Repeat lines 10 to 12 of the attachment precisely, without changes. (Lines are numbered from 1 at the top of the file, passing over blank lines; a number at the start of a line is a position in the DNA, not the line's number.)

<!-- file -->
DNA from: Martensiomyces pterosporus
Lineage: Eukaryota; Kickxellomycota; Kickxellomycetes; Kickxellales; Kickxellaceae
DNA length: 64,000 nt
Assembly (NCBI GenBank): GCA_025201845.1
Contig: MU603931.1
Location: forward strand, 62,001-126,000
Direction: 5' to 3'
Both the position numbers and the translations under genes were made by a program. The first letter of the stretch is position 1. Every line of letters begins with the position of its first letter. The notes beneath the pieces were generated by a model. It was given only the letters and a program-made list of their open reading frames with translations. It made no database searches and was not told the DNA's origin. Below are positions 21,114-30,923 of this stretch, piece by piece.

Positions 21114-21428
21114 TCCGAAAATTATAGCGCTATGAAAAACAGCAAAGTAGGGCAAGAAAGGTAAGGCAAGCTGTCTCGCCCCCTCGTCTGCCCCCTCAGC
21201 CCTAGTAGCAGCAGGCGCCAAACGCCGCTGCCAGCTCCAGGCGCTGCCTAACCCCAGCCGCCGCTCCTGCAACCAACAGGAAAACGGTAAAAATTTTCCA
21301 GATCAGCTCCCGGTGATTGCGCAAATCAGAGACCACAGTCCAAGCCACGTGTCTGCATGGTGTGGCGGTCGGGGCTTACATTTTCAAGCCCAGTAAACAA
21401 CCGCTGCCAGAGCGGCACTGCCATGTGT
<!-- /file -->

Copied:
21114 TCCGAAAATTATAGCGCTATGAAAAACAGCAAAGTAGGGCAAGAAAGGTAAGGCAAGCTGTCTCGCCCCCTCGTCTGCCCCCTCAGC
21201 CCTAGTAGCAGCAGGCGCCAAACGCCGCTGCCAGCTCCAGGCGCTGCCTAACCCCAGCCGCCGCTCCTGCAACCAACAGGAAAACGGTAAAAATTTTCCA
21301 GATCAGCTCCCGGTGATTGCGCAAATCAGAGACCACAGTCCAAGCCACGTGTCTGCATGGTGTGGCGGTCGGGGCTTACATTTTCAAGCCCAGTAAACAA